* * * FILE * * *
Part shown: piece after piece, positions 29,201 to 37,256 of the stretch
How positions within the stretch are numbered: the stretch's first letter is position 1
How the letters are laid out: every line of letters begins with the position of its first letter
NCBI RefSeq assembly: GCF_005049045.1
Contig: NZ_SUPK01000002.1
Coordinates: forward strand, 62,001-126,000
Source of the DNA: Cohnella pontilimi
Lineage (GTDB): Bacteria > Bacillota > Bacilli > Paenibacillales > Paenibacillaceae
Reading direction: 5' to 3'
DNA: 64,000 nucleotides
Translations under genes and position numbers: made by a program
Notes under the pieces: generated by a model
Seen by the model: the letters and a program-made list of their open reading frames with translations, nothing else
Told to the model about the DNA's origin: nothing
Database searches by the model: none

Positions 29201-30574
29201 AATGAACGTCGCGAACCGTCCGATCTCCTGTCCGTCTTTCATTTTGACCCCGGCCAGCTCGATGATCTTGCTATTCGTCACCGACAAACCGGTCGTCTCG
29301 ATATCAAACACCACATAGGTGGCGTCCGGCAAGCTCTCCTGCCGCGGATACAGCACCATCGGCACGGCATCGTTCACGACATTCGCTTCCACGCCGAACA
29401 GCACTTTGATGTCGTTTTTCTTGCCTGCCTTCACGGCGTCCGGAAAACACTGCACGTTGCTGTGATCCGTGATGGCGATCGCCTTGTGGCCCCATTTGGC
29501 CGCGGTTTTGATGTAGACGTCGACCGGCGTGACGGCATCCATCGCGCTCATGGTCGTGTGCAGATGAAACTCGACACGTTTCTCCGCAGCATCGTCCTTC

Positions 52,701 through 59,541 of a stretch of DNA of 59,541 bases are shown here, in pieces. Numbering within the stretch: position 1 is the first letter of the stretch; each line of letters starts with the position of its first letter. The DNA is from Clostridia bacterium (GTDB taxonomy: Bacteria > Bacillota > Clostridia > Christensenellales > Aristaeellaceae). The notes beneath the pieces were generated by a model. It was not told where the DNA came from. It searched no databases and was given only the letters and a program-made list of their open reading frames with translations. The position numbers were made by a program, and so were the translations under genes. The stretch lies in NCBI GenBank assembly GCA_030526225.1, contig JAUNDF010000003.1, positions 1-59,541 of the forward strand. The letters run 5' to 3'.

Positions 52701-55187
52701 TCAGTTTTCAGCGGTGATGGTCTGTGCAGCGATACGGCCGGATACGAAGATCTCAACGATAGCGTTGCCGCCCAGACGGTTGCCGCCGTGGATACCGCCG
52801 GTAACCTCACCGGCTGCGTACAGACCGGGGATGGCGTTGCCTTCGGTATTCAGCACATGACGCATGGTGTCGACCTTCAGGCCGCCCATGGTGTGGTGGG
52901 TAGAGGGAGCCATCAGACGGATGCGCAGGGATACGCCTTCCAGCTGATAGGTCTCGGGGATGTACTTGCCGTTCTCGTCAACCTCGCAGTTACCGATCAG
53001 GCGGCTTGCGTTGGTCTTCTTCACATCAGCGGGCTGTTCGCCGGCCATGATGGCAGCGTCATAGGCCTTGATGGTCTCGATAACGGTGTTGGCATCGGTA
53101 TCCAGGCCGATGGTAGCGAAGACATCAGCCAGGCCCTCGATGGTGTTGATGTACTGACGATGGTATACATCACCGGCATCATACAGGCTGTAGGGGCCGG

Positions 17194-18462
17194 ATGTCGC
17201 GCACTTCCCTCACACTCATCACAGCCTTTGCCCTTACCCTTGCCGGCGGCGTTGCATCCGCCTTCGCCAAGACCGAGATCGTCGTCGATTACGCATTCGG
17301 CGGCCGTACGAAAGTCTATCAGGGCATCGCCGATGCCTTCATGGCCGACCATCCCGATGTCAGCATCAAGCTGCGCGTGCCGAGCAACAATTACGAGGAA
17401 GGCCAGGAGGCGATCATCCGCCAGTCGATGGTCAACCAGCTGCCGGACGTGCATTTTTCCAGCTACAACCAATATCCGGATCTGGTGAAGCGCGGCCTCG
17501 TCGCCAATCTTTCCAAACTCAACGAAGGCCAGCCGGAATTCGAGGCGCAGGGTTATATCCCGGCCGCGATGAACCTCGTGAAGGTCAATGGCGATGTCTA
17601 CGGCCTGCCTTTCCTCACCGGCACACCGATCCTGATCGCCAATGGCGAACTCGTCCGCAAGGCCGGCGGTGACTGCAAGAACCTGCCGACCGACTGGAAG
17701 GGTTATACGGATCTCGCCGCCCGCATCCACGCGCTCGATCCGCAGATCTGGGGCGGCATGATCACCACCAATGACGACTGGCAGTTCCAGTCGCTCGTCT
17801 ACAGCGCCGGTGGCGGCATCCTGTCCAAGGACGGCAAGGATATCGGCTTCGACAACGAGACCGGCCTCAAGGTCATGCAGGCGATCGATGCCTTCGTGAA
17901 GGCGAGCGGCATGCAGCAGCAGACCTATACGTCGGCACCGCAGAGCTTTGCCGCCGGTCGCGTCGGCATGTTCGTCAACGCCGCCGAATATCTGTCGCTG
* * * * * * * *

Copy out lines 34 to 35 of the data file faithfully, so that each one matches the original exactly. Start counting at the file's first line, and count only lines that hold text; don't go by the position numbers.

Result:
17601 CGGCCTGCCTTTCCTCACCGGCACACCGATCCTGATCGCCAATGGCGAACTCGTCCGCAAGGCCGGCGGTGACTGCAAGAACCTGCCGACCGACTGGAAG
17701 GGTTATACGGATCTCGCCGCCCGCATCCACGCGCTCGATCCGCAGATCTGGGGCGGCATGATCACCACCAATGACGACTGGCAGTTCCAGTCGCTCGTCT